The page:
Arc welding electrodes are identified using the A.W.S, (American Welding Society) numbering system. AWS rods are made in sizes from 1/16 to 5/16. Ex: a welding rod identified as an 1/8″ E6011 electrode. The electrode is 1/8″ in diameter. The “E” stands for arc welding electrode. Next will be either a 4 or 5 digit number stamped on the electrode. The first two numbers of a 4 digit number and the first 3 digits of a 5 digit number indicate the minimum tensile strength (in thousands of pounds per square inch) of the weld that the rod will produce, stress relieved. Examples would be as follows: E60xx would have a tensile strength of 60,000 psi E110XX would be 110,000 psi; The next to last digit indicates the position the electrode can be used in. EXX1X is for use in all positions, EXX2X is for use in flat and horizontal positions, EXX3X is for flat welding. The last two digits together, indicate the type of coating on the electrode and the welding current the electrode can be used with. Such as DC straight, (DC -) DC reverse (DC+) or A.C.

Welding Electrodes and Currents Used

  • EXX10 DC+ (DC reverse or DCRP) electrode positive.
  • EXX11 AC or DC- (DC straight or DCSP) electrode negative.
  • EXX12 AC or DC-
  • EXX13 AC, DC- or DC+
  • EXX14 AC, DC- or DC+
  • EXX15 DC+
  • EXX16 AC or DC+
  • EXX18 AC, DC- or DC+
  • EXX20 AC ,DC- or DC+
  • EXX24 AC, DC- or DC+
  • EXX27 AC, DC- or DC+
  • EXX28 AC or DC+
SMAW is performed using either AC or DC current. Since DC current flows in one direction, DC current can be DC straight, (electrode negative) or DC reversed (electrode positive). With DC reversed,(DC+ OR DCRP) the weld penetration will be deep. DC straight (DC- OR DCSP) the weld will have a faster melt off and deposit rate. The weld will have medium penetration. Ac current changes it’s polarity 120 times a second by it’s self and can not be changed as can DC current.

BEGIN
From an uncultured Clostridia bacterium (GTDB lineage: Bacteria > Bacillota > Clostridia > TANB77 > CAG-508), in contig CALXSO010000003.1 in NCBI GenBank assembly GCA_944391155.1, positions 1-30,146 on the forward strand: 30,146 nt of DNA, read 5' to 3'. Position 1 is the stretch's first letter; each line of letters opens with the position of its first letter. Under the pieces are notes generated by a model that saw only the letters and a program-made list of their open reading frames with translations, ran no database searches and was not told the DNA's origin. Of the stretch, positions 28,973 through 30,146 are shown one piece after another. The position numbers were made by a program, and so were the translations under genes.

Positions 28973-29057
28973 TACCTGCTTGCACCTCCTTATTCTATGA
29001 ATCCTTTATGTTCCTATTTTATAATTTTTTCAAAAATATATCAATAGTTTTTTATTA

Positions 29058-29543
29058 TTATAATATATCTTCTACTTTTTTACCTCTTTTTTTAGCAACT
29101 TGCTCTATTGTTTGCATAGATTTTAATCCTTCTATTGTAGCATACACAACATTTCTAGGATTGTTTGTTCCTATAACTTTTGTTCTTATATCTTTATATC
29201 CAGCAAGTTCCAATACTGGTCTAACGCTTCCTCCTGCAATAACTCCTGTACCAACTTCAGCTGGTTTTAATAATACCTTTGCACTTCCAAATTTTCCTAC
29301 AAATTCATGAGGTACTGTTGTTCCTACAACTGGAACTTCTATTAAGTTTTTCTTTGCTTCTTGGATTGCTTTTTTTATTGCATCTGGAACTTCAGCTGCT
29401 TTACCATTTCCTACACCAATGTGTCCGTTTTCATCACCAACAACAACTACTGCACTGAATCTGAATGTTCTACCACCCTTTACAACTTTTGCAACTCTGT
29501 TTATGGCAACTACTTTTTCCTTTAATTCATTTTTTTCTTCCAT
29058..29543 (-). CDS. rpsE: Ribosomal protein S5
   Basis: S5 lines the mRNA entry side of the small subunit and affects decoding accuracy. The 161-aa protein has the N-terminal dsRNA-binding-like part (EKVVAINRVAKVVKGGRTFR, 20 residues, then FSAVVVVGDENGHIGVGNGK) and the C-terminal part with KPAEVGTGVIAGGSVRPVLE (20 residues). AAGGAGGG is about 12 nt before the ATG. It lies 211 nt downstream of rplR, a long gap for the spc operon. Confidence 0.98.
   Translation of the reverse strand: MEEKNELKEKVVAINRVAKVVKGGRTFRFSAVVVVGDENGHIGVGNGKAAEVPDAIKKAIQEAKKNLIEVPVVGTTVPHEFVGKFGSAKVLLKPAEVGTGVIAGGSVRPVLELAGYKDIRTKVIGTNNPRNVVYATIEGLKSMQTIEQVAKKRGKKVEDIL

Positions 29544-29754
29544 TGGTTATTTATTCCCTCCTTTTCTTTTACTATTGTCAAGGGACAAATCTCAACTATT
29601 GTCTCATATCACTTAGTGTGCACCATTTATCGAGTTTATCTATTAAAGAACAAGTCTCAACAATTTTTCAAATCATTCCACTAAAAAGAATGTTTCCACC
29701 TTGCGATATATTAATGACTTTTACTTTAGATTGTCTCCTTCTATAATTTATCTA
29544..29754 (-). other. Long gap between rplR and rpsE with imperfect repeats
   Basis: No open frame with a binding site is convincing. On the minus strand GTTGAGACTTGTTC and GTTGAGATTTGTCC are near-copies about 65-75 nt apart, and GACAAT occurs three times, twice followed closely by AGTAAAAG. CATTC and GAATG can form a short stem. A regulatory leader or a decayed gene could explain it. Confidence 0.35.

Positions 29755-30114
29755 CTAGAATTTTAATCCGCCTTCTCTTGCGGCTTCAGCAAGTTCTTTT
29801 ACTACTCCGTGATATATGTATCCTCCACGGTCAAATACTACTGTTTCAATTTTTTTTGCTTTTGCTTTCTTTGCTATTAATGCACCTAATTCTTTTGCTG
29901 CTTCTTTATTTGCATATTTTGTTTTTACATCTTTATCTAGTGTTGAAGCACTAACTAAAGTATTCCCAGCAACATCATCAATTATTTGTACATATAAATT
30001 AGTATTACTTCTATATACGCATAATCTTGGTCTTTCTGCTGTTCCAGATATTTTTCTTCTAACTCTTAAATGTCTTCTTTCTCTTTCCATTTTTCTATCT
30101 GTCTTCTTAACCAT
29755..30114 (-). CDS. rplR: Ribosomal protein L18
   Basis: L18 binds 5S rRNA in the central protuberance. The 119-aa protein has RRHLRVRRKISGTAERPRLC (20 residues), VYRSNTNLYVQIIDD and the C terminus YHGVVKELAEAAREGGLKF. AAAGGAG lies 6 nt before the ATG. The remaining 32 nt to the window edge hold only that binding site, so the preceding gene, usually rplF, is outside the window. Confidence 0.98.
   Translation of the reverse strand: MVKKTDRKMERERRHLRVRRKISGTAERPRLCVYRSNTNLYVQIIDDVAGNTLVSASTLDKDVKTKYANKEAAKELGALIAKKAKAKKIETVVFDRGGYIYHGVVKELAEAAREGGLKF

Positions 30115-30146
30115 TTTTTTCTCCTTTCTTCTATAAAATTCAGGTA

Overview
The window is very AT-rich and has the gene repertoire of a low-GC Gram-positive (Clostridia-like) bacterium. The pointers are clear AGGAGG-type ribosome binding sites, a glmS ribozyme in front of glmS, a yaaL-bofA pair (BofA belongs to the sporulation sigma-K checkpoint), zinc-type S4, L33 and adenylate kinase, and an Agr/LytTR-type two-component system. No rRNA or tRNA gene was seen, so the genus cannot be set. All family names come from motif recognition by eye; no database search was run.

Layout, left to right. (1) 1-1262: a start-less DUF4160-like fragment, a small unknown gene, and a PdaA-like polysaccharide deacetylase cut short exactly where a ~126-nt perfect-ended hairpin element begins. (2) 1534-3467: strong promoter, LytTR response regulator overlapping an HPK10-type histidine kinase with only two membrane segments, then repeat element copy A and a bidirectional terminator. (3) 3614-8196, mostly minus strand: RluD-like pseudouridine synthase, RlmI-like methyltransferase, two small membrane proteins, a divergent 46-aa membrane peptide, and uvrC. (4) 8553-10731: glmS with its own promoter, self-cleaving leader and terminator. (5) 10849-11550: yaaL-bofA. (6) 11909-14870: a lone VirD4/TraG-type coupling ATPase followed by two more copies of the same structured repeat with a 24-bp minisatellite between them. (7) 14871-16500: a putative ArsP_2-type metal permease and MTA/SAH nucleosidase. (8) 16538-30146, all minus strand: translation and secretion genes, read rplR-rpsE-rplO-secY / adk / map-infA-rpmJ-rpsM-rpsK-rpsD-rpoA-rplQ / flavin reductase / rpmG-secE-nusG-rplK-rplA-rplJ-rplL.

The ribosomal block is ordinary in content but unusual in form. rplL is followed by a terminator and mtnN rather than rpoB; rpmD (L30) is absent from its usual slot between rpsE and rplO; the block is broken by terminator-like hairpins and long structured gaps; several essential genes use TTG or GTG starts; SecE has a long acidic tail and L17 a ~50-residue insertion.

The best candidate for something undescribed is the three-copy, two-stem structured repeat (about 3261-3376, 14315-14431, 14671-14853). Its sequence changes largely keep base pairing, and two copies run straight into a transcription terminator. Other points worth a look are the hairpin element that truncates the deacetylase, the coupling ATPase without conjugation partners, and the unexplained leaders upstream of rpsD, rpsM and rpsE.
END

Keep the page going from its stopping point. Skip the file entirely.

Electrode Size and AMPs Used

The following will serve as a basic guide of the amp range that can be used for different size electrodes. Note that these ratings can be different between various electrode manufactures for the same size rod. Also the type coating on the electrode could effect the amperage range. When possible, check the manufactures info of the electrode you will be using for their recommended amperage settings.

Types of Welding Electrodes

The thicker the material to be welded, the higher the current needed and the larger the electrode needed.

Typical type rods used in our shop:

Four electrodes that are commonly used for maintenance and repair welding of mild steel.

E6010 This electrode is used for all position welding using DCRP. It produces a deep penetrating weld and works well on dirty, rusted, or painted metals

E6011 This electrode has the same characteristics of the E6010, but can be used with AC and DC currents.

E6013 This electrode can be used with AC and DC currents. It produces a medium penetrating weld with a superior weld bead appearance.

E7018 This electrode is known as a low hydrogen electrode and can be used with AC or DC. The coating on the electrode has a low moisture content that reduces the introduction of hydrogen into the weld. The electrode can produce welds of x-ray quality with medium penetration. (Note, this electrode must be kept dry. If it gets wet, it must be dried in a rod oven before use.)

The thicker the material to be welded, the higher the current needed and the larger the electrode needed